CONTRIBUTED BY URVASHI SRIVASTAVA
Painting as a medium of expression is not new to human beings. From the graffiti of toddlers to the most sophisticated works of art, every soul seeks expression. The beginning of painting as a medium of expression goes down to the pre-historic era. The first artists were Stone Age people. Rock paintings of the pre historic era are mostly found deep in the caves, where natural light does not reach. Prehistoric rock paintings have been found in many parts of the world, including France, Spain and Italy. In India there are over 150 rock painting sites. Of these, the largest and the most spectacular one is located in the Vindhyan hills at Bhimbetka in Madhya Pradesh.
In 1957, Indian archaeologist VS Wakanker discovered more than 700 cave shelters with paintings in a rocky sandstone ridge near Bhimbetka village, surrounded by thick deciduous forests. The rock paintings at Bhimbetka have the same power and energy as the cave paintings in Lascaux, France or the Kalahari paintings in Africa. The site was declared a World Heritage Site in 2003.
Bhimbetak is literally a gigantic open air art gallery. Out of the 700 rock shelters at Bhimbetka, over 400 have paintings. The oldest and the largest number of paintings belong to the Mesolithic phase (8000-5000 B.C.) of the Stone Age. The Mesolithic artists of Bhimbetka knew as many as 21 colours. Their favourite colours however were white and red. The paints were made by grinding rocks and minerals and then mixing the powder with a medium such as water, animal fat, gum or resin.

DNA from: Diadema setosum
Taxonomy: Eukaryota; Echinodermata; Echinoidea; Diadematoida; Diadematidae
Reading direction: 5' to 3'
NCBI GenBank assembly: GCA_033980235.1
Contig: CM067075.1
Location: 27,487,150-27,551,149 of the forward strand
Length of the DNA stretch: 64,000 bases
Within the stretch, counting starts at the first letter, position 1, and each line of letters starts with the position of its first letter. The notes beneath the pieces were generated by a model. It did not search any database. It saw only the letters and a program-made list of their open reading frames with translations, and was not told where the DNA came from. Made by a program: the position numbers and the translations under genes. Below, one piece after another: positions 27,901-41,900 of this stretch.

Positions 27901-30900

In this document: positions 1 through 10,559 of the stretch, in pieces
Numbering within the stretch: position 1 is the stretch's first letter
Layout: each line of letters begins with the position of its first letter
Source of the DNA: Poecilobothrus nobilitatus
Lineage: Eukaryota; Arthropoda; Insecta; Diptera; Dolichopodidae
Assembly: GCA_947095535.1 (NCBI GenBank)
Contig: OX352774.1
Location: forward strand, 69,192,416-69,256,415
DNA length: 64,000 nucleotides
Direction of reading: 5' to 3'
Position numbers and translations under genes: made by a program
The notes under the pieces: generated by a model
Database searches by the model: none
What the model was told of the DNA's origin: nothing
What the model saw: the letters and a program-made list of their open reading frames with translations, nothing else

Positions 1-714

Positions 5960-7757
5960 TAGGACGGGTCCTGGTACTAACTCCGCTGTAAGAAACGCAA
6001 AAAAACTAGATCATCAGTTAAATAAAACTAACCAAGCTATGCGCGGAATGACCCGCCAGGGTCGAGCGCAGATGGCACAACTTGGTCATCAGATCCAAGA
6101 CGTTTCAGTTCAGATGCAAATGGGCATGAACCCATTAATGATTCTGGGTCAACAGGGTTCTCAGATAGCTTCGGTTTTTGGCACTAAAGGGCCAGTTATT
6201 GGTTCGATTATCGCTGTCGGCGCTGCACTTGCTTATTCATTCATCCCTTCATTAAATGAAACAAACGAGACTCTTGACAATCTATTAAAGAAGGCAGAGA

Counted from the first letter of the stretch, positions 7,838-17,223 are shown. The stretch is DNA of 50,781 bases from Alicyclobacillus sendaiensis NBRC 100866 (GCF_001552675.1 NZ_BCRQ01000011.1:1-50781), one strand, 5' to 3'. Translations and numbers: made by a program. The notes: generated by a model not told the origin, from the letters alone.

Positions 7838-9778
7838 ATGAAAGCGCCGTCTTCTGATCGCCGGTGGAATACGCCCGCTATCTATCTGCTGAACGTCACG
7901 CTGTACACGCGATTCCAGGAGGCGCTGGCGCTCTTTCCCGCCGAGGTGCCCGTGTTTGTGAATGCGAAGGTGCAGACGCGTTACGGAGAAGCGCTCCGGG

The prehistoric painters at Bhimbetka made pictures of animals in great detail especially hunting scenes.
They painted a range of animals like the bison, the rhino, buffaloes, monkeys, rabbit, panthers, tigers, deers and curiously, a giraffe. They also loved to paint men, women and yes, children too, running, jumping and playing of course. They sometimes painted people dancing to the tunes of a drummer, gathering food, grinding and preparing food. They also painted masked men and men wearing animal head-dresses, who seem to be either chiefs or priests. Later caves (1st century A.D.) at Bhimbetka show battle scenes and some Hindu deities as well. Just like little toddlers, pre historic painters also loved finger painting.
Many rock shelters also have hand-prints, fist prints and dots made by finger tips. Even today in many parts of India there are traditions of making paintings on walls and even floor like madhubani, mandana, warli, rangoli, alpana, etc. Curiously enough pre historic painters did not mind painting over the older ones. At Bhimbetka, in some places there are as many as 20 layers of paintings. The practice of art, whatever its purpose, gave pre historic people a means of expression, a means of depiction of the trials and tribulations of life as also its celebration, as it continues to do even today.